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Experiential Learning and Reflection

On August 19th  Maureen Drysdale came to NMC and talked about using reflection to enhance student learning. Two days later, the Experiential Learning Institute (ELI) held the first EL Fundamentals course for a deeper dive into the components of EL.  The theme throughout both of these experiences is that reflection is a crucial and necessary part of the learning process. It is in reflection that we take our thoughts, emotions, behaviors, observations, and information, and generalize them.  We then apply those generalizations to other situations in the future.  

Experiential Learning InstituteOne of the ways that Dr. Drysdale taught us to reflect was using questions. We know that well-designed questions can help students deepen their insights as well as practice a variety of habits: listening, empathy, good communication, and critical thinking. One way we can start to craft effective reflective questions that promote learning, and not just recall,  is to start to think about what part of the whole person we are attempting to engage. Questions can address various domains with the intent of achieving specific learning outcomes.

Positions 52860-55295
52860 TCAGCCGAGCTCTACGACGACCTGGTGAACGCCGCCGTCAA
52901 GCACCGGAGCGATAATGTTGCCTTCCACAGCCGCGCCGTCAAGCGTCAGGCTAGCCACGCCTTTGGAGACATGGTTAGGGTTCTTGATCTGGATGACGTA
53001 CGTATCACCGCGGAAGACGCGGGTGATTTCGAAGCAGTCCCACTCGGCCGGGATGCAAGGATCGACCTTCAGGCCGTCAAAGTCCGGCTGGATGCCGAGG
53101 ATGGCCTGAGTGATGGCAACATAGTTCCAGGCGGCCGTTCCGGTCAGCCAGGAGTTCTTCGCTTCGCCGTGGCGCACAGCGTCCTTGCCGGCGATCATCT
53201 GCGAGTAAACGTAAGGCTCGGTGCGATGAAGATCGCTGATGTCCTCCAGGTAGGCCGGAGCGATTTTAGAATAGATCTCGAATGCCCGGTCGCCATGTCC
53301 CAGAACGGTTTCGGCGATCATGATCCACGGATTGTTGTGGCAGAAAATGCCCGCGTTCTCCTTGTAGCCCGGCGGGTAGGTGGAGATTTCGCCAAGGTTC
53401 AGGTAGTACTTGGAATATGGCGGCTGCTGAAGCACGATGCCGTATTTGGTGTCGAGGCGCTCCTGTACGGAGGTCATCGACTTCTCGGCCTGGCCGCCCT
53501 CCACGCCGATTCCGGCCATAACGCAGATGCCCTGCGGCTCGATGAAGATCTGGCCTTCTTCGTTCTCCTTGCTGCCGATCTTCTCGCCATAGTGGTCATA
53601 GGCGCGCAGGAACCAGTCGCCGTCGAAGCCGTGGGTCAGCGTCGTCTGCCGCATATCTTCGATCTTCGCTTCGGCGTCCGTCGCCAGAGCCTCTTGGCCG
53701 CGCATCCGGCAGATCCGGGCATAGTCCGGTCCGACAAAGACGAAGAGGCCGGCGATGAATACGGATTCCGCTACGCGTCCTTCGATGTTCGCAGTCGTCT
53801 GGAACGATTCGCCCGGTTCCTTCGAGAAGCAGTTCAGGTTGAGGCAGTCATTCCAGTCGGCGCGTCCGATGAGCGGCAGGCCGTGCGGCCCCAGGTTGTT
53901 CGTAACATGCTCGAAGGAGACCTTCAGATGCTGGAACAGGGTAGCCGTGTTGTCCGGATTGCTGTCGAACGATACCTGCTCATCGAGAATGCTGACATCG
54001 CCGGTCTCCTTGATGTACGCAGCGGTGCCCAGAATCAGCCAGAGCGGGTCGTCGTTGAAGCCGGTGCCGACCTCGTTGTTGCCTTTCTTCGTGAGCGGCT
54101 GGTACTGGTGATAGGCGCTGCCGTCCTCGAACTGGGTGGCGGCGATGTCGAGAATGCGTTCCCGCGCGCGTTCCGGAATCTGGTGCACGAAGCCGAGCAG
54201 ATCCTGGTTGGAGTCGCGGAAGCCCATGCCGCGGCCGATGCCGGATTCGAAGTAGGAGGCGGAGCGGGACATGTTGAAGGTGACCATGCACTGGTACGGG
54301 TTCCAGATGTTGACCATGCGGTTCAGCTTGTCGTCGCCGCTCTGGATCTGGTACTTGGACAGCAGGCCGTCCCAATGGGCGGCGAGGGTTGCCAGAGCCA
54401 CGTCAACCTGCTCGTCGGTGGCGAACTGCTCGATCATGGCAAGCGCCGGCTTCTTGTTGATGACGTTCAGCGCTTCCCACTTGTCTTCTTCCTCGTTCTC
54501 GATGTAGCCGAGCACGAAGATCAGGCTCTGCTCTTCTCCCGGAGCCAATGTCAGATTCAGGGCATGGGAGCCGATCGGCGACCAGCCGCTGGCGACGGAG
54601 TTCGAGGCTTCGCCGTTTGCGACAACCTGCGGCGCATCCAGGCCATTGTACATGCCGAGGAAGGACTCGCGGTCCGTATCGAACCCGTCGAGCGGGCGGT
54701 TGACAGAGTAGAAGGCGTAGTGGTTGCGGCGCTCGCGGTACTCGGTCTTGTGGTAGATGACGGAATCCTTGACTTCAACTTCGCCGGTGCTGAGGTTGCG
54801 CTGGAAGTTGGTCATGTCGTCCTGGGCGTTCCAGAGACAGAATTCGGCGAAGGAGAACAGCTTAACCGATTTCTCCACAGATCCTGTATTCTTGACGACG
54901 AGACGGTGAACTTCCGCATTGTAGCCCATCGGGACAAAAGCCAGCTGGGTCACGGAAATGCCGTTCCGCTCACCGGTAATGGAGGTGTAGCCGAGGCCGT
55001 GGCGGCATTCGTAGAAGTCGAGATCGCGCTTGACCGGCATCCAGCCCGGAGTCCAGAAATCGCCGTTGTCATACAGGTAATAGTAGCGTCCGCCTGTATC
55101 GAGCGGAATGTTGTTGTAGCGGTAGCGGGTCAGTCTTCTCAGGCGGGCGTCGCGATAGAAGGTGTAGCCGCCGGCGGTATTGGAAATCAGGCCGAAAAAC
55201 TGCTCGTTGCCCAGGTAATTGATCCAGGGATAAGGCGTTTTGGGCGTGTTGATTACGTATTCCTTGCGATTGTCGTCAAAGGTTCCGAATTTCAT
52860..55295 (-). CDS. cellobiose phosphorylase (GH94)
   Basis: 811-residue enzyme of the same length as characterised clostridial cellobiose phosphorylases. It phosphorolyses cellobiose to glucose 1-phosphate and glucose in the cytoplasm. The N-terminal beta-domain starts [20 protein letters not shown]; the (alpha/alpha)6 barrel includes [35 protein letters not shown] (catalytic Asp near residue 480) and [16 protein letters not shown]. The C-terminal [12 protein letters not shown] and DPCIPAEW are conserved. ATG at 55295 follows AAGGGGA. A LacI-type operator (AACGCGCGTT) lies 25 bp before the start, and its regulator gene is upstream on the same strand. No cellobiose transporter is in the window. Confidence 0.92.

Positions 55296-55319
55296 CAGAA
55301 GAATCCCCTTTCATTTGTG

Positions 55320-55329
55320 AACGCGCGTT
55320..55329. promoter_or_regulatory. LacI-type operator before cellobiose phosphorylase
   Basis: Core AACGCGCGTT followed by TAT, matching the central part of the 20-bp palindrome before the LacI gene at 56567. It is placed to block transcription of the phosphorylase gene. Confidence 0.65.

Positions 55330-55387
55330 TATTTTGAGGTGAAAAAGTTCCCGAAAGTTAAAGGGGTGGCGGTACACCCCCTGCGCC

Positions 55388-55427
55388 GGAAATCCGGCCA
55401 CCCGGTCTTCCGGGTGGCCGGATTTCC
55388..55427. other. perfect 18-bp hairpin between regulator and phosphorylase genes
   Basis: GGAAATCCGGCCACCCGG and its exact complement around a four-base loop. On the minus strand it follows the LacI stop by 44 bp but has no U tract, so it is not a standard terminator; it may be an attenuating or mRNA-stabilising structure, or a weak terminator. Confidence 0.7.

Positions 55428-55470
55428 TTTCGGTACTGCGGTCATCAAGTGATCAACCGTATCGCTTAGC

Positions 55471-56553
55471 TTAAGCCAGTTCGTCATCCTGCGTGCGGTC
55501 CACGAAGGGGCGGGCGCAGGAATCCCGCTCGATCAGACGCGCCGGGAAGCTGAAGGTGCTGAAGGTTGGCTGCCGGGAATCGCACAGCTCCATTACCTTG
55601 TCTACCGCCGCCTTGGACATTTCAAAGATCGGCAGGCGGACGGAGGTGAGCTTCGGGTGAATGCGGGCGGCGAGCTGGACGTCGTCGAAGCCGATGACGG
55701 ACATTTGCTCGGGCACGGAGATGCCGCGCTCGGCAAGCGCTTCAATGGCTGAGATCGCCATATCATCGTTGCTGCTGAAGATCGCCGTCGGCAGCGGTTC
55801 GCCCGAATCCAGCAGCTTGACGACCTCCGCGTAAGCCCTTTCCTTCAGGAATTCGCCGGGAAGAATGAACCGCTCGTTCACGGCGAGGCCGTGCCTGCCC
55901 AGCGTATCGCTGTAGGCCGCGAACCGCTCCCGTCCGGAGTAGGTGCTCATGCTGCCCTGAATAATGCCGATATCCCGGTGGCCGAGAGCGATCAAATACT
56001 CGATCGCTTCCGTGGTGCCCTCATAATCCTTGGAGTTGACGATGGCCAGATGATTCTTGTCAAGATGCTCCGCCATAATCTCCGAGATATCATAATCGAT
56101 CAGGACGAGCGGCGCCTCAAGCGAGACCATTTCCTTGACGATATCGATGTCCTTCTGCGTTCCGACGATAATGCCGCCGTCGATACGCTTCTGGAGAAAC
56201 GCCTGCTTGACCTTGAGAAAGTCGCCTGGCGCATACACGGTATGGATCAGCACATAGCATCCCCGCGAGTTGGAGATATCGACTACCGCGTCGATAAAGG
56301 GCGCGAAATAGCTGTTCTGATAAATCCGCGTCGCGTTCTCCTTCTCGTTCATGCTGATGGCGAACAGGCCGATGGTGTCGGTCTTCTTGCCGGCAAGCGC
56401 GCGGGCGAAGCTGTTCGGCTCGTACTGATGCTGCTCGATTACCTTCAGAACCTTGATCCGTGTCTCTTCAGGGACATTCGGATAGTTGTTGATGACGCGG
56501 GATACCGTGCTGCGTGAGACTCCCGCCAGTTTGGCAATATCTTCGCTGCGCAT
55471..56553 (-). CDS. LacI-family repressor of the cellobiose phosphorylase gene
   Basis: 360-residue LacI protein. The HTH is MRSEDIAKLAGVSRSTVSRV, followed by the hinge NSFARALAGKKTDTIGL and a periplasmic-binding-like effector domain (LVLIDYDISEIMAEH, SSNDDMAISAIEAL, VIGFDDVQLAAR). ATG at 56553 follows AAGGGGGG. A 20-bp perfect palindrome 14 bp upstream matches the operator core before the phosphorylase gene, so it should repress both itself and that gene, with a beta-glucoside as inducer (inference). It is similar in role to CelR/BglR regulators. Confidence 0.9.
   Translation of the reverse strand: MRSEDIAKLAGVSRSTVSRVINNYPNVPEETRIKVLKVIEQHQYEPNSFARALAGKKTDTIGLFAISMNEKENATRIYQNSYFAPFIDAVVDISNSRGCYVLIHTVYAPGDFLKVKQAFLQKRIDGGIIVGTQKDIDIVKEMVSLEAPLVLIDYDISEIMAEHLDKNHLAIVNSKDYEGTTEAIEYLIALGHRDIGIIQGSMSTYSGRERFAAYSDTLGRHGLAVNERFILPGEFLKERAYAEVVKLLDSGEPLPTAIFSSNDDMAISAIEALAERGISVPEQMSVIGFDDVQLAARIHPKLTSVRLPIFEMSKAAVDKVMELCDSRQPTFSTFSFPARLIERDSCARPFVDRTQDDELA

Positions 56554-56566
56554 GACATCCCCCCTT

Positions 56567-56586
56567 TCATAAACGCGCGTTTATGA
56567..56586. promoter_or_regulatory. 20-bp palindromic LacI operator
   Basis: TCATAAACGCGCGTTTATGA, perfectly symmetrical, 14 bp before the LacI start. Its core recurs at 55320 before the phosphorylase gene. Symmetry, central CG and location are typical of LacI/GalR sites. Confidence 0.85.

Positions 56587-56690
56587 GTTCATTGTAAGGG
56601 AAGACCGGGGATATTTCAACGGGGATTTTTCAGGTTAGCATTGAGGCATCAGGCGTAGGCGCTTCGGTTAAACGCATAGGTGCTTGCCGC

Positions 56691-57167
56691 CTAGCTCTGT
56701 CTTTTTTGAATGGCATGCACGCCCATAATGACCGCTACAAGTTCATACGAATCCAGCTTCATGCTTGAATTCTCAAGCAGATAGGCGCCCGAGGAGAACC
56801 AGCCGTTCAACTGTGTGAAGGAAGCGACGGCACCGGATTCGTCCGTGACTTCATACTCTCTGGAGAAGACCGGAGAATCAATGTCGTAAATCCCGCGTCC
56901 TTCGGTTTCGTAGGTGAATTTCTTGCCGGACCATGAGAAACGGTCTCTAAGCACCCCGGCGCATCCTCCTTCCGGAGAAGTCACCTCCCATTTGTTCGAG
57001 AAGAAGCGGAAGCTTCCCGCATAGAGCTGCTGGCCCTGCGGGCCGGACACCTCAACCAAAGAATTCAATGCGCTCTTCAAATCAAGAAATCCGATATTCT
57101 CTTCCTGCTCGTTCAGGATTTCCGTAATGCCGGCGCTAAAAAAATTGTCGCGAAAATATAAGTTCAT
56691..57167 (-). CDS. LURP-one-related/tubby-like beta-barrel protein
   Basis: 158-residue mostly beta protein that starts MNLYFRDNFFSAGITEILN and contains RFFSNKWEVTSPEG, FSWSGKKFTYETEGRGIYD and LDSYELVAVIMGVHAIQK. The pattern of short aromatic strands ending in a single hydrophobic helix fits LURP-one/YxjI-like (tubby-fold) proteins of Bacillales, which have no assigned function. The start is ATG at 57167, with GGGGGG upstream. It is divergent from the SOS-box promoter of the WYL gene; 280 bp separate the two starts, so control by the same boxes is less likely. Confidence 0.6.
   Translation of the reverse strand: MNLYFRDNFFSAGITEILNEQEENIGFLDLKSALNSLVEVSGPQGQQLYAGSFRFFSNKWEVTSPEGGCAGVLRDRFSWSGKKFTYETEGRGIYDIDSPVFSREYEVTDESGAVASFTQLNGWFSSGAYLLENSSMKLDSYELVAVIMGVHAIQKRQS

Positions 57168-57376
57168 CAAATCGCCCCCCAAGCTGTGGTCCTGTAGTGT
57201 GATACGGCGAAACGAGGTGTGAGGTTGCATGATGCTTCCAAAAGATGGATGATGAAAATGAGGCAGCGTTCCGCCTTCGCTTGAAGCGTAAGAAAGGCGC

Please review these examples of reflection questions from the EL Fundamentals course offered through the ELI. When you are using different types of questions to promote reflection you are helping students to make meaning, and discover all of the different domains of being an engaged, curious, and flexible learner.  Ultimately, the teacher that promotes a reflective classroom is helping their students to grow their capacity to produce meaning and learn from their own experiences. If you would like more help with EL or reflection please come to the new ELI office hours:

  • Tuesday 12:30- 2:30 in JB127
  • Thursday 11:00-1:00 in SH115
  • Or by appointment – email el@nmc.edu 
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